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As imagined with a little practice it becomes automatic and u dont even know your doing it...eazy,peazy.....:thumbup:
 

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My shoe fit so tight between the pegs I got tired of sliding my foot out to shift, also feel shifting with your toe can done with more finesse than slamming it down with your heal so I cut off the rear part of the shifter. Just my 2 cents, never got used to it.
 

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Wow! And I started on the road with a foot clutch, tank shift ('46 WL). You'll get it man. A natural pattern will emerge.
Blast you must be as old as me. I found out why they called them suicide clutches ('47). The retaining bolt came loose so when I rocked it back at a stop sign in first gear, I put my foot down, and away I went.
 

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My shoe fit so tight between the pegs I got tired of sliding my foot out to shift, also feel shifting with your toe can done with more finesse than slamming it down with your heal so I cut off the rear part of the shifter. Just my 2 cents, never got used to it.

I guess u know the shifter is adjustable ....u can raise it so your toe can slide under like its meant to...
 

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most if not all controls on motorcycles are adjustable to some degree...

hand controls need a pin removed... I did this on day 2 of my then NEW VTX1800F....

next was the shifter... big feet with motorcycle boots..

50 years of fitting my bike to me..

side note... most motorcyclist "TODAY" would not ride bikes with the much NEEDED maintenance on bikes from the pre 1970's...

bikes use to have grease fittings..... twice a year..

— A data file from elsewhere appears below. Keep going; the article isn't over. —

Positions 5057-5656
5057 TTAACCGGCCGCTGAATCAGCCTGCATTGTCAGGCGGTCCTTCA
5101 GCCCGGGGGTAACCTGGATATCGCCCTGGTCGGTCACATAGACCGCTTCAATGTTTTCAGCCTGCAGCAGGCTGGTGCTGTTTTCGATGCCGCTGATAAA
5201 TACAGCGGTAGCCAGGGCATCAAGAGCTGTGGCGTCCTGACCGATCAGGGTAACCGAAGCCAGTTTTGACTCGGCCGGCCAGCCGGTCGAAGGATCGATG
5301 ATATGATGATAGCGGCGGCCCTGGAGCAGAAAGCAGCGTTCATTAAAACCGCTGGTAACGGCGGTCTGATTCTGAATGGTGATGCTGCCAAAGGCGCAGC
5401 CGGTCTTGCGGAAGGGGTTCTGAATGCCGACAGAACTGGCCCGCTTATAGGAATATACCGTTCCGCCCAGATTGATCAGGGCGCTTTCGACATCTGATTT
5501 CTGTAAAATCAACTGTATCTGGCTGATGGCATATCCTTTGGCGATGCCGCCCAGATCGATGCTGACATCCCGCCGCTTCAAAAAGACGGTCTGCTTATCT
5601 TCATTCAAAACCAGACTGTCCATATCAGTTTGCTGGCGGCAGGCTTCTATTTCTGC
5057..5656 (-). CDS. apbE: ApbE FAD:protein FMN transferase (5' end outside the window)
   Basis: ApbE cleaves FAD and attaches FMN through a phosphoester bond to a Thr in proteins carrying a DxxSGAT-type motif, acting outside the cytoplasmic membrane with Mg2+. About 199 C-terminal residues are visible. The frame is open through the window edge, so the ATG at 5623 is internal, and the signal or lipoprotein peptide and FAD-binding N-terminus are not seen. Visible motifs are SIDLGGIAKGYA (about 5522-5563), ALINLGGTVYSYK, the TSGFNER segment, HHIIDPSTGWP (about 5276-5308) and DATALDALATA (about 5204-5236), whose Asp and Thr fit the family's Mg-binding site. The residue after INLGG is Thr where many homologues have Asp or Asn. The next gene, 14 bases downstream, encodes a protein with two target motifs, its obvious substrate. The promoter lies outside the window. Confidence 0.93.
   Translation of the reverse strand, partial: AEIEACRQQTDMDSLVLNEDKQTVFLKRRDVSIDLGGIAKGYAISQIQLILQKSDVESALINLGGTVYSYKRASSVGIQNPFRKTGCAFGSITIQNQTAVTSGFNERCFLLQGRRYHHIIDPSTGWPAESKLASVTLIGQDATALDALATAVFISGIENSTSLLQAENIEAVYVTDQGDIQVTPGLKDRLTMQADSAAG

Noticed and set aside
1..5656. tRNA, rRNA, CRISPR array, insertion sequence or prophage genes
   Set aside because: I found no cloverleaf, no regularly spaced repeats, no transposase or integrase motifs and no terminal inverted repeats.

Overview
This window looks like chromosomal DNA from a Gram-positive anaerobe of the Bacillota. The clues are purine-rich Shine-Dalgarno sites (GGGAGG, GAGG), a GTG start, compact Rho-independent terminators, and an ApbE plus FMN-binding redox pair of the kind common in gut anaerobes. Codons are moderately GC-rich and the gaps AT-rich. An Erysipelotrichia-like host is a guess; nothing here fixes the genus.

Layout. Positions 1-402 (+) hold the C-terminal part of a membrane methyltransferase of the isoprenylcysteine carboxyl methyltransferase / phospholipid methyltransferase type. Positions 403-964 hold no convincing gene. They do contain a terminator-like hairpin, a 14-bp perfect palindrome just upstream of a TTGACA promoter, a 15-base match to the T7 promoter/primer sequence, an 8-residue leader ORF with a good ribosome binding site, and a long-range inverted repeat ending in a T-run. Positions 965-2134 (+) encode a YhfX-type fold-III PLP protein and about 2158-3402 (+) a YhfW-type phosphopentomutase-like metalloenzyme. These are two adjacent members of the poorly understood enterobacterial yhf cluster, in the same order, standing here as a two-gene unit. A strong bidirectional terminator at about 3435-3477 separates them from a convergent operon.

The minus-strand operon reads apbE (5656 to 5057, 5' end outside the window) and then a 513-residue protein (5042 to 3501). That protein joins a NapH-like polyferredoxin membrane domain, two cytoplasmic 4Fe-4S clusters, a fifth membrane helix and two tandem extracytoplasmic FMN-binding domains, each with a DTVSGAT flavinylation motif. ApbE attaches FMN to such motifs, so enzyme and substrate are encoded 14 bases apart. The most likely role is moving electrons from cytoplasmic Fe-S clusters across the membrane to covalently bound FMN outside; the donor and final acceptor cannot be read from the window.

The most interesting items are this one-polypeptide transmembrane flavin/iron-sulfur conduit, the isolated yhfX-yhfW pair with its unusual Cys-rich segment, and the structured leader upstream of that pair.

lube drive chain after EVERY RAIN...

remove engine side case to clean oil filter drum...

MAN, its EASY today. our new bikes are ALMOST Cars..
 

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TennX....the adjustment would still limit where I put my foot, now I can slide it as far back on the board as I want, just personal opinion I guess.
 

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I use the toe to go up & down.
 

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My VTX was a C, so no floorboards. On the Harley, the heel and toe levers are individual so one can adjust the angles and elevation of each. Many Harley owners so simply remove the heel lever. For me it seemed natural to have both with floorboards, just a toe lever for pegs. I've never gotten mixed up between moving from the dirt bike to the Harley, but that's just me.
 
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most if not all controls on motorcycles are adjustable to some degree...

hand controls need a pin removed... I did this on day 2 of my then NEW VTX1800F....

next was the shifter... big feet with motorcycle boots..

50 years of fitting my bike to me..

side note... most motorcyclist "TODAY" would not ride bikes with the much NEEDED maintenance on bikes from the pre 1970's...

bikes use to have grease fittings..... twice a year..

lube drive chain after EVERY RAIN...

remove engine side case to clean oil filter drum...

MAN, its EASY today. our new bikes are ALMOST Cars..
It sure is Chuck, but that's OK. I no longer feel the need to carry a tool set, just a couple simple things. Do I remember grease fittings? Holy Cow, the bike I referenced ('46 WL) that I learned to ride the road with, had half a dozen fittings just in the springer front end. And for it's worth (I know you WERE always a Honda guy) I grew up on HDs, 20 years on 88" '56 Pan/Shovel, and I never had any 'reliability' issues. Lot of PM though.